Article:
EJO Launches Russian-language Website

February 15, 2016 • Research, Short stories • by

Screen Shot 2016-02-15 at 10.42.10EJO Russian, the European Journalism Observatory’s new Russian language website, is launched today.  The site will cover the latest media research, developments and innovation. It is aimed at Russian-speaking audiences worldwide.

In keeping with the European Journalism Observatory’s mission, EJO Russian aims to promote research, ideas and knowledge exchange between media researchers and practitioners.

The website will inform Russian-speaking journalists, media academics and students about  developments in European media.  In turn, EJO websites across the network will translate stories about Russian media into European languages.

News media in Europe and the United States often focus on Russia’s political climate and the difficulties it creates for journalists working there. EJO Russian will cover these important issues, but will also present a broad, research-based picture of work being carried out by media academics and practitioners in the country.

The new platform will examine issues such as freedom of the press, media economics, new media, communication technologies, media culture, marketing communications and media management.

Other topics likely to be featured include social media, citizen journalism and journalistic transparency in Russia.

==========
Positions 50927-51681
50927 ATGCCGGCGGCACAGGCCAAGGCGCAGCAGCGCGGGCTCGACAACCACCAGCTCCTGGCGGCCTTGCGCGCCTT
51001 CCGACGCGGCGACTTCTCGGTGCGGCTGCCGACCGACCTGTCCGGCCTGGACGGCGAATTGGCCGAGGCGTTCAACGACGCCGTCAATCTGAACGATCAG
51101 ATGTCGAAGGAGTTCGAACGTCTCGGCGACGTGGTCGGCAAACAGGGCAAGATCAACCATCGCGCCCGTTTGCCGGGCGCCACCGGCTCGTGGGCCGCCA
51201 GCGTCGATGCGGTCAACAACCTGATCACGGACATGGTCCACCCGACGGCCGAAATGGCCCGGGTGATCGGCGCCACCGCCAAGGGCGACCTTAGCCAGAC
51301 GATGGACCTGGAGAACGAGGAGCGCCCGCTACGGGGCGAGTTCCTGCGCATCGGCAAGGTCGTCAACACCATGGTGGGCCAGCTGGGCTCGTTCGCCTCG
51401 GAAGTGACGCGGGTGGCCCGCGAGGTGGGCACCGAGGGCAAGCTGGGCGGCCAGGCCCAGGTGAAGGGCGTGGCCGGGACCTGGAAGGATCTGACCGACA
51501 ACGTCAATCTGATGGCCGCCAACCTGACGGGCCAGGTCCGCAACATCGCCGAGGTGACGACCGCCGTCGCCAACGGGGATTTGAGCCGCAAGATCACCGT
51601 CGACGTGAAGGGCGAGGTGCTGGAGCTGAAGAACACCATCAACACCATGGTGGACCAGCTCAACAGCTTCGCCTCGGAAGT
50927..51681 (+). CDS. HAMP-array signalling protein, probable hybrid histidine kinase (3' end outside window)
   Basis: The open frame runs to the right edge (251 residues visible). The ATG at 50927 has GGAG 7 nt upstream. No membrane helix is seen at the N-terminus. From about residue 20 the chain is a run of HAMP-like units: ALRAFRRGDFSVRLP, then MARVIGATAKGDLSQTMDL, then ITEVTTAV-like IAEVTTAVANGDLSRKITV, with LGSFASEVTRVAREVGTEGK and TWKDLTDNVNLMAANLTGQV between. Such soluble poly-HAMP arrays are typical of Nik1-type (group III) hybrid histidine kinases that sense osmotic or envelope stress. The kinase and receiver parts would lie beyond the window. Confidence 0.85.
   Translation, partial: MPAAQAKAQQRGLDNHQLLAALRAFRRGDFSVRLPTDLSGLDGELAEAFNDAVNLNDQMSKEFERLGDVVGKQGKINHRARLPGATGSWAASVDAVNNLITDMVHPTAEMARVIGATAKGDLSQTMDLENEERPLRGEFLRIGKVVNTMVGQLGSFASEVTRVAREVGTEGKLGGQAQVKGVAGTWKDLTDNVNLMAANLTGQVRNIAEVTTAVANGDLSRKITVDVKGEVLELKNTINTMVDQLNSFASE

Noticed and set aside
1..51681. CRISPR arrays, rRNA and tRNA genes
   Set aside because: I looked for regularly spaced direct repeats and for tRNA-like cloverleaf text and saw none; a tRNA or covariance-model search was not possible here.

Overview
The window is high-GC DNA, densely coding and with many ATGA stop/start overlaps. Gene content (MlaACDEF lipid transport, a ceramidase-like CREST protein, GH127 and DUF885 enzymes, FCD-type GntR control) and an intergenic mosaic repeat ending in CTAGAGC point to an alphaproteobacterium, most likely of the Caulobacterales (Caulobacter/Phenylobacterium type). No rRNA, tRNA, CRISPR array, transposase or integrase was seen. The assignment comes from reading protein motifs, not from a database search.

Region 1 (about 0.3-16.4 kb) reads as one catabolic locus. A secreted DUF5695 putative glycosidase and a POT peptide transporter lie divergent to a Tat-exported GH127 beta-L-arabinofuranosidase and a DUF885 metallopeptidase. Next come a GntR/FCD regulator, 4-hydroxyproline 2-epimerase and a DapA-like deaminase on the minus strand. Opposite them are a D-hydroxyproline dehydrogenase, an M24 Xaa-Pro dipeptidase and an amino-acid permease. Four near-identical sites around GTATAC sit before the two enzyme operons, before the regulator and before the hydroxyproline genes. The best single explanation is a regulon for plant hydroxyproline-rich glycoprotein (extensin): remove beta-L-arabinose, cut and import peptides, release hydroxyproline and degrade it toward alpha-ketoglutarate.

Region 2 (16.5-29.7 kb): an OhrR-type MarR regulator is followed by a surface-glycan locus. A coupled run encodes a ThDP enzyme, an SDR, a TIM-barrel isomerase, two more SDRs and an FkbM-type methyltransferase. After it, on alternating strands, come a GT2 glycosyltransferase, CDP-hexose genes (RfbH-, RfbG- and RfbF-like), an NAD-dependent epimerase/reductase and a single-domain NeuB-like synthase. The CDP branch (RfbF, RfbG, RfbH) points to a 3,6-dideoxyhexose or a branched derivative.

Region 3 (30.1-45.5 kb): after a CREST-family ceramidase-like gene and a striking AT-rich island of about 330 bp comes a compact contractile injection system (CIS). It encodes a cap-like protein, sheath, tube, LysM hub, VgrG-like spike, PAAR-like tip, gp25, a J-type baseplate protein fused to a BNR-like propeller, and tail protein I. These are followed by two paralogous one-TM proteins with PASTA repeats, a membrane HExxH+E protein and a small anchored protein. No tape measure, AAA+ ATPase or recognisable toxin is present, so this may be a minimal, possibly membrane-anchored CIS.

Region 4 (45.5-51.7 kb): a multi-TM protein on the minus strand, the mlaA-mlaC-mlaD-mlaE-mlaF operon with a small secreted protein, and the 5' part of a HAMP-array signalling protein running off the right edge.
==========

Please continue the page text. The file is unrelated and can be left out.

The new website brings the number of languages in the EJO network to 10.

The Russian website is funded by Robert Bosch Foundation and is operated by the Turiba University and the Media Institute, Riga, Latvia.

Dr Ainārs Dimants is Project Director.  He is a media researcher and Professor in Communication Theory at the Turiba University in Riga, alumnus of Faculty of Journalism, Lomonosov Moscow State University (1990) and former Moscow Correspondent of Latvian daily newspaper, Diena (1990–1992).

Dr Andrejs Berdņikovs (Андрей Бердников) is website editor. He holds a Ph.D. in Political Science from the University of Latvia. Russian is his native language and his areas of expertise include media and information culture in Russia and among Russian-speakers in the Baltics.

Evgeniya Boklage is co-editor. She is a researcher in the field of health and science communication in the Institute for Media and Communication Studies at the Free University of Berlin. Evgeniya speaks Russian and has a research interest in Russia’s mediasphere.

To learn more about the project, please contact

Andrejs Berdņikovs

aberdnikovs@gmail.com

or by phone + 371 29238280

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